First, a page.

I don't buy the dream explanation, or at least that the characters are not real. Audrey woke up from the dream but the dream did not stop.

If anything, i consider that the universe of Twin Peaks is a dream by the lodge entities, or Judy especially (much like Azatoth in Lovecraft universe) and that they managed to fully enter it with the nuclear explosion.

The Black Lodge gorges itself on the suffering of its inhabitants and the Fireman wants to help them, making Laura the nuclei of the world, its heart.

I will try to explain my interpretation like this:

The dream is like the Matrix, it does not exist in the usual sense but it does in another. When Jeffries managed to escape the abstractions of the dream and enter the "real world" of the Lodges he was destroyed. His goal was to stop the corruption of Judy and the abominations it birthed much like Neo wants to stop the machines and their agents.
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Re: The "We live inside a dream" theory

Postby Spacevessel » Tue Sep 05, 2017 8:36 am

I believe the dream theory is correct.

During that joyful reunion meeting at Sheriff Truman's in ep17, Coop is acting like everyone in the room, and everything around him exists just for him. He is the center of all attention, and everything revolves around him. Same feeling dreamers often, if not always have.
Then he finally notices a strange woman with an unnaturally peculiar face, and as it often happens to dreamers when they suddenly notice the lack of logic, his mind realises/remembers that he's dreaming, thus comes "we live inside a dream" thought. The strange woman then transforms into Diane, which was a very unreal thing, yet Coop quickly accepts what just happened, and decides to continue his unbelievable journey for a reason unclear, not questioning himself, his motivations or his environment. Just like dreamers would, while they live their dream persona.

I feel that most of the characters we saw this season were not real, while there is a number if actual dreamers involved in this, dreaming their own dreams, and sometimes their dreams conjoin (thus joining hands), creating the world of Twin Peaks we saw this summer. Most obvious dreamers are Coop, Diane, Cole and Audrey. Maybe Jerry Horne too.

Some of them don't realise they are dreaming, but it looks like Coop, Diane and Cole decided to continue dreaming deliberately.

And that's the theory I connect with.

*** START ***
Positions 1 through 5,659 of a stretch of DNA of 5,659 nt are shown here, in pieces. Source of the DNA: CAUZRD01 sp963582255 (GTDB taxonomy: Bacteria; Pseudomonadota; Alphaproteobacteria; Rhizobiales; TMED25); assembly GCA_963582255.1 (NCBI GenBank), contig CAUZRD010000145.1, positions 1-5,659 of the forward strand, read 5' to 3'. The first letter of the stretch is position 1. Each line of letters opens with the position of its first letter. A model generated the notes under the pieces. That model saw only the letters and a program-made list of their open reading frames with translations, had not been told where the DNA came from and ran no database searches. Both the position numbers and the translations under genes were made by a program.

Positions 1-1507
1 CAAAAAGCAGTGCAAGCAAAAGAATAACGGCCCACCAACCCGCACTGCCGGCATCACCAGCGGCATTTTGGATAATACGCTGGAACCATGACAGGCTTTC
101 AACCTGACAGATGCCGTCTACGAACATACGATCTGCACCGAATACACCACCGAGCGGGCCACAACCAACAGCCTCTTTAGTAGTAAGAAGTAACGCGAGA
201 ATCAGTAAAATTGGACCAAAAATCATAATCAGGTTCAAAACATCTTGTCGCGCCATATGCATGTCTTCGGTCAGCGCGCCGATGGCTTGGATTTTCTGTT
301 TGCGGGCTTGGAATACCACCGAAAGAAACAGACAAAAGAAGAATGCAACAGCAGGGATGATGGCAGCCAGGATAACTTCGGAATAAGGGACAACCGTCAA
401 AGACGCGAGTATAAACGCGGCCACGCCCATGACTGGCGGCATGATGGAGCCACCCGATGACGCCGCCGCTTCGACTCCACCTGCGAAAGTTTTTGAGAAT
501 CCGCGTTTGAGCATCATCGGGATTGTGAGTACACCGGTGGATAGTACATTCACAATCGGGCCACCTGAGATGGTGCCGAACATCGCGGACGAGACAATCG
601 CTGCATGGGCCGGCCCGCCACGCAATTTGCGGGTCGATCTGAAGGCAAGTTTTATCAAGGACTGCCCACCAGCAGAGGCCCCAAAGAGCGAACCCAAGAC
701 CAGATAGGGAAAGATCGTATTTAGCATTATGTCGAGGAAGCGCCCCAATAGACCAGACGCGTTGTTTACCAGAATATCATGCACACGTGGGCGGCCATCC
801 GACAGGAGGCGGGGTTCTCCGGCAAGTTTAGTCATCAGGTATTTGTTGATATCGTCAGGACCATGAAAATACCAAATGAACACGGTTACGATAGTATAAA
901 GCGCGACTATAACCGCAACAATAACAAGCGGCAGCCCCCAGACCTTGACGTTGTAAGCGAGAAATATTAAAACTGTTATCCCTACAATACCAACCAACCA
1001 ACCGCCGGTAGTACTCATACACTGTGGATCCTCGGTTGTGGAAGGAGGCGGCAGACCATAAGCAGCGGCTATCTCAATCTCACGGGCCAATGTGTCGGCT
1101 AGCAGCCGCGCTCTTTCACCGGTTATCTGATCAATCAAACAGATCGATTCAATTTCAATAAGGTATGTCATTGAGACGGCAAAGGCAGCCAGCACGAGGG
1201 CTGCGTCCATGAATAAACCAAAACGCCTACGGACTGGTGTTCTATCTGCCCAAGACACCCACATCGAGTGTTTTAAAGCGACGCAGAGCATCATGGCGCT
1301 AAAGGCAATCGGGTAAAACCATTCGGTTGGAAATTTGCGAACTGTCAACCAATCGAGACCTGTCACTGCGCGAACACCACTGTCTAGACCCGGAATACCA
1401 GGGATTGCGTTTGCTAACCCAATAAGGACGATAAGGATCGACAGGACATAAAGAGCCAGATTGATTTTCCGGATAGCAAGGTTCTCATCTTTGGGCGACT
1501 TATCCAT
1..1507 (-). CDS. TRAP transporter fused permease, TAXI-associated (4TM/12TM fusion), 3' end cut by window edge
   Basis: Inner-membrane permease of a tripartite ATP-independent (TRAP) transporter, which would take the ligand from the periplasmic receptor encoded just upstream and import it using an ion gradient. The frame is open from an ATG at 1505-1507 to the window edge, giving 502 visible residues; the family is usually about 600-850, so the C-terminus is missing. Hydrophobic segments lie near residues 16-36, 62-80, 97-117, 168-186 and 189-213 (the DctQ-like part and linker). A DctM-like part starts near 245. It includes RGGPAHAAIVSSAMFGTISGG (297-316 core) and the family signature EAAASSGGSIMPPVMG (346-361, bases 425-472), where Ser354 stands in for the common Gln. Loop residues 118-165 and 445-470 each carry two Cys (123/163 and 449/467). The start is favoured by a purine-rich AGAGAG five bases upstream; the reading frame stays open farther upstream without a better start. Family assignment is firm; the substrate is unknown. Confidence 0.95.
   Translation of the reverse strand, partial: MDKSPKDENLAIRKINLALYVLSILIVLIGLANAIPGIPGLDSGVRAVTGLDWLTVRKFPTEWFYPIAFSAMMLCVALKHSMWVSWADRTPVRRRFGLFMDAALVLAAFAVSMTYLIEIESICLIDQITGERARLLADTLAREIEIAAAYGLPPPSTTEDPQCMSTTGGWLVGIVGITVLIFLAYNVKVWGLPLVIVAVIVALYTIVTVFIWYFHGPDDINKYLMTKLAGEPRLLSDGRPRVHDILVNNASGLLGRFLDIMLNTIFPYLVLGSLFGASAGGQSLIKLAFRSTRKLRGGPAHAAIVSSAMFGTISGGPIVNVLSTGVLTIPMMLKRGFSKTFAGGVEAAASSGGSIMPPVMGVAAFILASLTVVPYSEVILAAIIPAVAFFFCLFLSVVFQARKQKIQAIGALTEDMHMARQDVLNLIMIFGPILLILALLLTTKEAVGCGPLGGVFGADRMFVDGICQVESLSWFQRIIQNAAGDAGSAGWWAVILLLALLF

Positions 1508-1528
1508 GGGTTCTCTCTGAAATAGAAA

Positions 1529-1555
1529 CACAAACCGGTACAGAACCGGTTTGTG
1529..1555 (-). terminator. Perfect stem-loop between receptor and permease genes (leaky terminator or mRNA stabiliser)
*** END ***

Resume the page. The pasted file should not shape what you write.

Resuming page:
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Re: The "We live inside a dream" theory

Postby Cipher » Tue Sep 05, 2017 8:49 am

Okay, so if any portion of this season was to have been a literal dream (and I think it's a viable reading that parts were; sitting there delightfully right alongside all the other readings in a way that doesn't ruin them), it strikes me that it would be Cooper's dream in the Black Lodge.

As noted, things go perfectly in his favor. The negative qualities he possesses are shifted onto doppelgangers. We get two super-imposed faces during the season, and one is Laura's (Cooper's obsession, appearing before Cole), and Cooper's (at 2:53 in the sheriff's station, right at his greatest and most surreal moment of self-assured triumph). Afterward, he exits the Lodge once again, after an attempt to save Laura that probably did happen. There are also The Arm's unsettling word's mirroring Audrey's, who we also witnessed awaken. A teasing question -- "Did you just dream a long dream? Did your story end?"

If that's the case, the Cooper with all aspects of his personality intact who we see meet Diane outside the red curtains would be the "real one" who dreamt his fantastic dream, maybe dreamt himself straight into another world, in the Lodge, and the only version of Cooper to exit it. The finale then proceeds as we see it.

And maybe that's as true as anything else the finale reveals. Normally I resist giving into any "dream" endings, but this doesn't strike me as dissatisfactory as an alternate reading, especially given the fluid nature of Twin Peaks' worlds. It could both be true and not be true--it offers up feelings just to entertain it.

Then again, that's not quite satisfactory, because then what brings Diane into the sphere of the Lodges in the first place? And surely there really was a doppelganger too.

Or is Richard the real Cooper all along? That also can't quite track, so is it all just, as I recently saw someone on reddit phrase it, "dream worlds inventing each other"? That tracks, and that's both beautiful and horrifying, and a pretty decent mission statement for Lynch's longest work. The big mystery. There are layers and layers of dreaming and wonderful, fearful imagination, but no one knows whose dream it is.
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Re: The "We live inside a dream" theory

Postby DeepBlueSeed » Tue Sep 05, 2017 5:00 pm